Wednesday, November 2, 2011

Merlot by Mike Faricy

Cover for 'Merlot'


About the Book:

Merlot owns a bar with money problems. He borrowed funds from an unscrupulous source, germaphobic mobster Declan Osborne. Backed up by Osborne's enforcer, Merlot has been given one week to make things right. Wouldn't you know, this would be the time Merlot falls for gorgeous bank teller Cindy. Add in Otto O'Malley, the brains behind this year's State Fair taste treat, and his infatuation for Cindy. Season with a sprinkling of exotic dancer, Serpentina. Top off with the sinister Ditschler brothers; Mendel, Lucerne and Elvis and you've got the perfect recipe for another crazy Mike Faricy suspense thriller.

Hilariously entertaining and action packed, the twists and turns of this wonderful tale will have you enthralled from start to finish. Another delightful adventure of crazy people, doing incredibly strange things, in the pursuit of the almighty dollar.

Parental Rating:

This book contains content that may not be suitable for young readers 17 and under.
I am 18 or over, and I don't want to see this warning again.

Interview with Author:

Do you remember the first story you wrote? What was it like?

Yes I do remember. What was it like? It had moments of genius… I think. Actually it rambled on and on. I was so excited, win lose or draw I had something like 400 pages of award winning drama stacked up in front of me. No doubt, the next To Kill a Mockingbird. Well, not exactly. I think I probably did a perfunctory check for spelling errors. I mean, why bother, the tale would sell itself. Right?
I mailed out probably a hundred query letters, came home from the post office and set extra plates on the dinner table for the publishers who were bound to knock on my door. I think the first batch of rejections arrived about seventy-two hours later. I held on to them, as soon as I made the NY Times Best Seller List I’d send them all a Christmas card. The ‘Christmas Card’ list grew daily. I scammed a lunch with a local author, William Kent Krueger, he actually is on the best seller list. He told me every author has at least one manuscript they keep hidden under the bed. That was great advice, I placed mine under the bed and moved on. I gone on to write another and another, refining my style, my work habits, in between writing, I read everything I could get my hands on. I return from time to time to that first work, it’s pared down to about 270 pages, but it’s still under my bed.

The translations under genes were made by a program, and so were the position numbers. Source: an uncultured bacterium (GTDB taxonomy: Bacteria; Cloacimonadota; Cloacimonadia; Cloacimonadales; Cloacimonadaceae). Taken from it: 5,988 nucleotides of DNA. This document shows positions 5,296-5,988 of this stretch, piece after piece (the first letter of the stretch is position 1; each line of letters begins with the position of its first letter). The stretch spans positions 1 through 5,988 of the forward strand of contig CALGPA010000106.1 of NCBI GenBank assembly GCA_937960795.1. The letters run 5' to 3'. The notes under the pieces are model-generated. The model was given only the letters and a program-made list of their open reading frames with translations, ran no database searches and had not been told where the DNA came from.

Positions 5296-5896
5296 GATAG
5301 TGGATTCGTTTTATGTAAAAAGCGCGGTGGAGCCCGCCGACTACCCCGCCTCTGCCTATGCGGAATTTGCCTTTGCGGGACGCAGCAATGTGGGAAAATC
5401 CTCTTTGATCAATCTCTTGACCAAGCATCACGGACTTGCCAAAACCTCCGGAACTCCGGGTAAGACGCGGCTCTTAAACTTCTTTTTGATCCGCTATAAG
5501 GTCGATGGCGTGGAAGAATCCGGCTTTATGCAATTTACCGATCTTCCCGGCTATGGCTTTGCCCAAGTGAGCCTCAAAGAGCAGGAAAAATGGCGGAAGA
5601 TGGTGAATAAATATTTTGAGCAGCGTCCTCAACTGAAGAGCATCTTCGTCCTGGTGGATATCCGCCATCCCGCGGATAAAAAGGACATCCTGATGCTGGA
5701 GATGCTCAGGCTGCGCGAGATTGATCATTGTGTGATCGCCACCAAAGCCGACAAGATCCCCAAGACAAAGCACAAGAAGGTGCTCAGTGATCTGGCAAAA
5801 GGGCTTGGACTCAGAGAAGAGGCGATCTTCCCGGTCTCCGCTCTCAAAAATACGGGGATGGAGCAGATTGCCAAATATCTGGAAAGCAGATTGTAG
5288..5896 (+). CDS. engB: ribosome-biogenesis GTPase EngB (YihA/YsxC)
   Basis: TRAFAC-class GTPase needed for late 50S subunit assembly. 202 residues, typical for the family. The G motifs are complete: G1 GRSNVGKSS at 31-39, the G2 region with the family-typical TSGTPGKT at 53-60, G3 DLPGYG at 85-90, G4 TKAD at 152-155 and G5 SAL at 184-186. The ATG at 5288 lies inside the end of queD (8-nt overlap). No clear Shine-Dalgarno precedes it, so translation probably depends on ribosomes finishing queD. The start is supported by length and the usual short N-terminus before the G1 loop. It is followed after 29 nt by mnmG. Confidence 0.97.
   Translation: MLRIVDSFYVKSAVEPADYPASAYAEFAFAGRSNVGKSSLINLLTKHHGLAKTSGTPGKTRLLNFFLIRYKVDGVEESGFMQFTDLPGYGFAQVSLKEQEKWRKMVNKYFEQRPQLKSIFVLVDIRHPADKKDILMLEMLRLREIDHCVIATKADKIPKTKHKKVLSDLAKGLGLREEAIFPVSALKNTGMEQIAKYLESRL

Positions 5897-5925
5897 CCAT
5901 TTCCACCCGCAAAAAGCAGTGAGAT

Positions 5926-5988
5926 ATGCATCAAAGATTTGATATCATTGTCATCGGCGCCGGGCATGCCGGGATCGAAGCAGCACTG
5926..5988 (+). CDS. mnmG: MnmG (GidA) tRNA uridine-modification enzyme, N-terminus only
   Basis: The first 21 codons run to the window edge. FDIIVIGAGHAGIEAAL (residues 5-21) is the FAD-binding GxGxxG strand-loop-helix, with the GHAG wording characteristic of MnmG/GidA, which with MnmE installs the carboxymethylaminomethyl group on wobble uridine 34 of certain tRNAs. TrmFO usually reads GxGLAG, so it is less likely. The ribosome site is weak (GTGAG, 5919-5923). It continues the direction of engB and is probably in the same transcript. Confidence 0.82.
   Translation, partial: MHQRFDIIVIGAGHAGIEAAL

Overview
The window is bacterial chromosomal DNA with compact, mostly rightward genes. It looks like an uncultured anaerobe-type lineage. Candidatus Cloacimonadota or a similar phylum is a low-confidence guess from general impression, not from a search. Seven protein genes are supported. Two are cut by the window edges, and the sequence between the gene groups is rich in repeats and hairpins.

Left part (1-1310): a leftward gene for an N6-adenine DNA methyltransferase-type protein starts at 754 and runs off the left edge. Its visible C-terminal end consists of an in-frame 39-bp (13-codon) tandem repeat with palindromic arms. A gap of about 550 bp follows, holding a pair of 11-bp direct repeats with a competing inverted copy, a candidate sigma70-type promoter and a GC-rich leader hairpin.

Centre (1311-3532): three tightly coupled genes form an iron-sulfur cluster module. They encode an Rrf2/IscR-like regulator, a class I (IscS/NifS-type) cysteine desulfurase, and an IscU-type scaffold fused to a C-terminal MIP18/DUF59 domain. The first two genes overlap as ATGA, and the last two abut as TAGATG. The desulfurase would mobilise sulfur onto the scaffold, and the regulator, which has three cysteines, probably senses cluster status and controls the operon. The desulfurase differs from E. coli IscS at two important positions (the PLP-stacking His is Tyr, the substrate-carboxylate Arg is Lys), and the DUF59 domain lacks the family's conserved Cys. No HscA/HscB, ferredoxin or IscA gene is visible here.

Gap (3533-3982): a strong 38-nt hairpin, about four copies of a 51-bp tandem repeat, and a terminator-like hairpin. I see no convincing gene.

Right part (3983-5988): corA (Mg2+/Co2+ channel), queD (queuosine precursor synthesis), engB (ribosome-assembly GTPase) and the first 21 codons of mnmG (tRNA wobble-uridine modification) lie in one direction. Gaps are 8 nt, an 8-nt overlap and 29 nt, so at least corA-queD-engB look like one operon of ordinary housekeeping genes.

Do you use paper, pen, typewriter, laptop. Is there a specific place you like to write?

I write on my laptop. I’m pretty disciplined, I write everyday. I have a long distance relationship with my wife. She lives in Dublin, I’m in Minnesota. So, if I’m in Minnesota, I have a home office with a desk. If I’m at our home in Dublin, I’m set up on the dining room table. By the way, I put the laptop away at about 4:30, start getting dinner ready for us. When my wife leaves for work in the morning, I’m tapping keys before she’s at the top of the lane. I write eight to twelve pages per day. The following morning I begin by reading those pages on my laptop, doing a quick edit, getting into the flow, then write another eight to twelve pages. I don’t work off an outline, I have a loose idea of where the story is going. But at the end of the day, I’m just as amazed as my readers to learn what’s happened.
I mentioned I’m pretty disciplined. I don’t answer the phone when I’m writing. I break maybe 30 minutes for lunch, no other breaks, no music, radio or TV. It’s just me tapping keys. I get pretty involved. I’ll be on a walk with my wife and she’ll say something like “You’re awfully quiet.” When I explain I’ve got a guy tied to a chair and three lunatics are ready to push him out a window or shoot him, she just rolls her eyes. Who can blame her?
When I finish the first draft, I print it off, edit, re-edit. I maybe do that five or six times, eventually send the manuscript to my editor, get it back, re-edit two or three more times. I used to use a number of friends to review a manuscript, but the time factor became too long. I’d have a letter attached to the manuscript that read something like “ I need this back in a week.” That’s quite a time commitment, God forbid people have a job, kids, a spouse or a life. I’d check back maybe two weeks later and hear, “Oh yeah, actually we’re going to the lake next week, I’m going to read it then.” If I’m lucky that’s three plus weeks, round it up to a month. Multiply that by maybe twenty people. So now, I have a dedicated group of beta readers around the US and Canada. They give me honest, forthright review and input, in a very timely manner and that seems to works very well.

What is the best part of writing for you?

It’s always a bit of a labor, but a real labor of love. I was a shy kid and I’m very comfortable in the background so a quiet day, just tapping keys is great. That said, I need the social interaction that my family and wife provide. Although, I read somewhere that social interaction is the enemy of all writers, which sort of makes sense. But, you have to come up occasionally and live life in the sane lane.
During the process things really begin to hum, you’ve a direction going, characters are developing, you have a handle on how they’ll react to a situation. For me that’s life on Easy Street.

Tell us something about your books.

I write crime fiction, theoretically with a sense of humor. My books are all stand alone. You can read them in any order you wish. Although my tales all have an element of the bizarre and quirky to them, they are based on real life situations I’m at least aware of, though not necessarily involved in, thank God. My characters are people, usually with a foot on both sides of the law, who find themselves in a situation due to their own bad personal decisions. But then, bad decisions make for interesting reading. If you want someone saving the world from terrorists or international banking conspiracies, I’m not the guy. I’ve been compared to Elmore Leonard and Carl Hiaasen, that’s high praise for me. Of course I’ve never heard their take on the matter.

What is something most people wouldn’t know about you?